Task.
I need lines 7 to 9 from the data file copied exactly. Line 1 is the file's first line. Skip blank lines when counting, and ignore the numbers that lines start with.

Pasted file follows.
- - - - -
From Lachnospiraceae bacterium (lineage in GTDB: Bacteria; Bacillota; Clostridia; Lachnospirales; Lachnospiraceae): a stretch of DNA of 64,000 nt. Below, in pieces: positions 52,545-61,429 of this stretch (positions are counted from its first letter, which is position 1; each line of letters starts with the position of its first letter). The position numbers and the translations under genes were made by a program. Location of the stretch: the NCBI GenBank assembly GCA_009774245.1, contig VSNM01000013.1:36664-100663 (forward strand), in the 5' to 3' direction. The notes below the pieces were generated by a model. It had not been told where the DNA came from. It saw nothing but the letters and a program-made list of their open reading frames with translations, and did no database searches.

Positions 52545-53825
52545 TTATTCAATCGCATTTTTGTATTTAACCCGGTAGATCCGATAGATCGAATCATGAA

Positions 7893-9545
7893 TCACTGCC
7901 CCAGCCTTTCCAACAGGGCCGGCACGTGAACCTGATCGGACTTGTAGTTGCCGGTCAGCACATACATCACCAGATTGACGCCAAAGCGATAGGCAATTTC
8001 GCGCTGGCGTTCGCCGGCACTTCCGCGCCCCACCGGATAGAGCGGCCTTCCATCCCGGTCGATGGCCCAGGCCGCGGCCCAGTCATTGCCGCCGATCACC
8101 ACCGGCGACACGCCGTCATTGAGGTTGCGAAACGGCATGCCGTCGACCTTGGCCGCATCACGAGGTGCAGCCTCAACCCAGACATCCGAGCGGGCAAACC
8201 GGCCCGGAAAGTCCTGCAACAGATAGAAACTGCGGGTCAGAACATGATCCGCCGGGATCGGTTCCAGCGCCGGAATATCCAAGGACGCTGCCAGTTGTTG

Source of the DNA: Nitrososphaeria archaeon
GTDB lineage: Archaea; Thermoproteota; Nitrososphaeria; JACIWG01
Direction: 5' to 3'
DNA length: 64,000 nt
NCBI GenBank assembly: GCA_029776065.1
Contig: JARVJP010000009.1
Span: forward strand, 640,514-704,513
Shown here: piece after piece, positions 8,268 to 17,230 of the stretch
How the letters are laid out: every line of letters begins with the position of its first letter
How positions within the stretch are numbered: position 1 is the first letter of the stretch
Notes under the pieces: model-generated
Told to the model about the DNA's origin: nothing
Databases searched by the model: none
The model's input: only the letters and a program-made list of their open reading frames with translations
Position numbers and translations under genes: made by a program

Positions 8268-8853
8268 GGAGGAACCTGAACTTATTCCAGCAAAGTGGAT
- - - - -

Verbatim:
8001 GCGCTGGCGTTCGCCGGCACTTCCGCGCCCCACCGGATAGAGCGGCCTTCCATCCCGGTCGATGGCCCAGGCCGCGGCCCAGTCATTGCCGCCGATCACC
8101 ACCGGCGACACGCCGTCATTGAGGTTGCGAAACGGCATGCCGTCGACCTTGGCCGCATCACGAGGTGCAGCCTCAACCCAGACATCCGAGCGGGCAAACC
8201 GGCCCGGAAAGTCCTGCAACAGATAGAAACTGCGGGTCAGAACATGATCCGCCGGGATCGGTTCCAGCGCCGGAATATCCAAGGACGCTGCCAGTTGTTG